Wednesday, September 4, 2013
There is a disproportionate percentage of the population that seems unaware of the shark killing, consumption and demand lurking in their own backyard. Yes, the demand for shark fin soup is pushing many species to the edge, but this is not the only issue and it is not something happening only in Asian countries. Rainforest destruction, coral reefs dying, global warming and pollution; it can all seem overwhelming and the easy stance is, “ well it’s not happening where I live, so what can I even do.” When it comes to shark conservation I guarantee there is a lot you can do and yes, it is happening where you live!
You do not need to be an expert, scientist of even a diver to make a difference; we can all do something. You might be sitting in Colorado right now thinking, no way, there is nothing happening in my backyard that is impacting our oceans. Wrong! Have you checked out any natural or Asian grocery stores? Been to Target or a local fish market? Many different marine animals are used in ancient medicine including ground up shark cartilage, but you can also find it in pill form at modern stores like GNC and Target. See where I am going? This isn’t just happening in a far away land, it is happening everywhere.
I wrote a blog a few years ago about tourist shops in South Florida and their propensity for selling shark jaws and sharks in jars. Yep, apparently nothing says, “I went to the Sunshine State,” like a shark fetus in a jar. Duncan and I walked into at least five stores in South Beach and each one was the same, hawking the same dried animal parts. Lemon shark jaws put me over the edge because the state of Florida had recently established a law protecting them. I asked a clerk if he knew where they purchased animals parts from and he got the manager. I was told a company called Holiday Souvenirs was the distributor for not only this store, but also most of the shops along the beach.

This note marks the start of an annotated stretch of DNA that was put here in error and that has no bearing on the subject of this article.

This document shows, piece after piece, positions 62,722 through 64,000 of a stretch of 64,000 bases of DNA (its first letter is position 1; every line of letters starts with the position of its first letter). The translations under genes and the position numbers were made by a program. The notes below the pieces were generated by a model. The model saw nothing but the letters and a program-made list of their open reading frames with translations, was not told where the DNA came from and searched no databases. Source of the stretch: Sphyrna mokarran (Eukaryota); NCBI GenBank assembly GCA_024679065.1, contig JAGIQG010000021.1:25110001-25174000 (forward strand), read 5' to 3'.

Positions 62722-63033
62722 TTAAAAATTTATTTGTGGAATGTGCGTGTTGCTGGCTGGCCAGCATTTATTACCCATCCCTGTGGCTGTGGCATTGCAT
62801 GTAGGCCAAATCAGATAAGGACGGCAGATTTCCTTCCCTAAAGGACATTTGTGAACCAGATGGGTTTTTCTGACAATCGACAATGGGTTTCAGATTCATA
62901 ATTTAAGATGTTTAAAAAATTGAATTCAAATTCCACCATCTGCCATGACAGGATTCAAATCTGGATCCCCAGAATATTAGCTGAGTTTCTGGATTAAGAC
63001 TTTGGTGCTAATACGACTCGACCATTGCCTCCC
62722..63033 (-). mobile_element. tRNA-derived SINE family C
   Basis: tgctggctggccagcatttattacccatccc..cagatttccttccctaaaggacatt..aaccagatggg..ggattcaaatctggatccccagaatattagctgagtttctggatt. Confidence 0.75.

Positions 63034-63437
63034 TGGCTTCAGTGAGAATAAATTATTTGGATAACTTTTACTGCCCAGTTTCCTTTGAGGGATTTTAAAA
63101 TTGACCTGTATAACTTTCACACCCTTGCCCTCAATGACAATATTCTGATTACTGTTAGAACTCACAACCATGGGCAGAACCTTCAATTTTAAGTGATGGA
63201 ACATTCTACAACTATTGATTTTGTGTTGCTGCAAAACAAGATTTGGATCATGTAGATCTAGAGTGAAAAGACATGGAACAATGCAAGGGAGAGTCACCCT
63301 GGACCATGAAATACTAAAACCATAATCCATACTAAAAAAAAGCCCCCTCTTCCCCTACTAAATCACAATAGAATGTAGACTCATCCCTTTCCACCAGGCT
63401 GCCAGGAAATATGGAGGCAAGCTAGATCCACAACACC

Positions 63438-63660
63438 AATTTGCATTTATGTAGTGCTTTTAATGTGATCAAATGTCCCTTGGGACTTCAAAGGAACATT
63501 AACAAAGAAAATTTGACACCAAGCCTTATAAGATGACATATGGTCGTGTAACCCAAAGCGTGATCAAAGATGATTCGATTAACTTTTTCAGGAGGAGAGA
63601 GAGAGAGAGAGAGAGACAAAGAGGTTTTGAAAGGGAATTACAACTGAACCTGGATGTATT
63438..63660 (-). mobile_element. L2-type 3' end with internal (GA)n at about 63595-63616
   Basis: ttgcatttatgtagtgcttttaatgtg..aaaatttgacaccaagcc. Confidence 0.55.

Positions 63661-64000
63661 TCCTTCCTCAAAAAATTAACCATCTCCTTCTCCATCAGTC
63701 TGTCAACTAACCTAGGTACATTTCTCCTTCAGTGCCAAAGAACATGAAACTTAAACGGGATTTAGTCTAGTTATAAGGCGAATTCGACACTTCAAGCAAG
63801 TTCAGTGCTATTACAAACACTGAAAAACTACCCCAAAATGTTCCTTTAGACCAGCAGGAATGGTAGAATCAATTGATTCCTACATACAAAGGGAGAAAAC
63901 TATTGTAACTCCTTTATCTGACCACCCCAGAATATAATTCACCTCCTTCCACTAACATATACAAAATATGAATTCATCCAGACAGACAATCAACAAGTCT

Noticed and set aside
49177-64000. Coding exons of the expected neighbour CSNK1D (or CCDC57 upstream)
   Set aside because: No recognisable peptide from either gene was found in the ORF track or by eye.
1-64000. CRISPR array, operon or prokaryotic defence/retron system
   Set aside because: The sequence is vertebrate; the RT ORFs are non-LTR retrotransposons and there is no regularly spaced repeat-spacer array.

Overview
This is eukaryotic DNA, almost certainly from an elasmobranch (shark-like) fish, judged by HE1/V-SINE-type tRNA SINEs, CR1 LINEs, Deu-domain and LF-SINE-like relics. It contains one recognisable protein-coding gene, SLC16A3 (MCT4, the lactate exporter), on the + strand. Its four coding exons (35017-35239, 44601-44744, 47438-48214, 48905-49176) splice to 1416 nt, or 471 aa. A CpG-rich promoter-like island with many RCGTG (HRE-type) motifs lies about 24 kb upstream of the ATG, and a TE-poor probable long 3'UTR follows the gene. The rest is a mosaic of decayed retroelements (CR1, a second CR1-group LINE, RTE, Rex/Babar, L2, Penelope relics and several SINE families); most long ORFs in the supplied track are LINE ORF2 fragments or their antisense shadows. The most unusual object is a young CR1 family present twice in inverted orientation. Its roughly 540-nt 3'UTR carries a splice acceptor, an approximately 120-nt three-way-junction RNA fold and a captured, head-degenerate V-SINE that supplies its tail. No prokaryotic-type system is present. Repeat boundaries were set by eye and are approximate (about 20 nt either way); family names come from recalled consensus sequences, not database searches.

When we got home I did some research and contacted the Fort Lauderdale based company. It took a few attempts to get connected to a person that was willing to answer my questions and actually “knew” the answers. The conversation started out polite and I expressed my consumer concerns about the sale of lemon shark jaws. I asked the woman on the other end if she was aware these sharks had recently gained protection in Florida waters. She assured me they came from “overseas” making everything okay! Ha! I pushed further asking where overseas? Overseas was her answer, which clearly she felt should satiate my inquiry. I asked how they were acquired? Apparently, wait for it, poor fishermen catch sharks to feed their families and the jaws are just a byproduct they sell to make a little extra money. Wow, a lot of poor fishermen “overseas,” are trying to feed their families and this company is being very civic by purchasing those jaws. I continued to push. “ So thousands of shark jaws are only collected as a byproduct from poor fisherman? “
“What about the shark fetuses?”
“ Sometimes the sharks they catch to feed their families are pregnant and they collect the fetuses as another byproduct to make a little extra money.”
“ I see, so you guys are really doing a great service for these poor fishermen?”
“Yes, yes we are.”
I then jumped on my soapbox, ever so politely, and informed the woman about the current status of global shark populations. There is no way they are stocking shelves across the country with shark jaws and jars by just getting them as byproducts. The sharks are being targeted and yes, other parts may be sold, but it not the sob story she was telling me. She got flustered and finally ridiculed me for not caring about these poor people and hung up. I took a breath and waited. Calling back would not make a difference, but hopefully I had gotten into her head and maybe she would think a little differently. She is only a pawn and not actually the person giving the green light on purchases. I made a few other calls and the story was mostly the same, but her human-interest story was the highlight. I don’t blame her because she was obviously drinking the Kool-Aid being served to her, but it was insightful.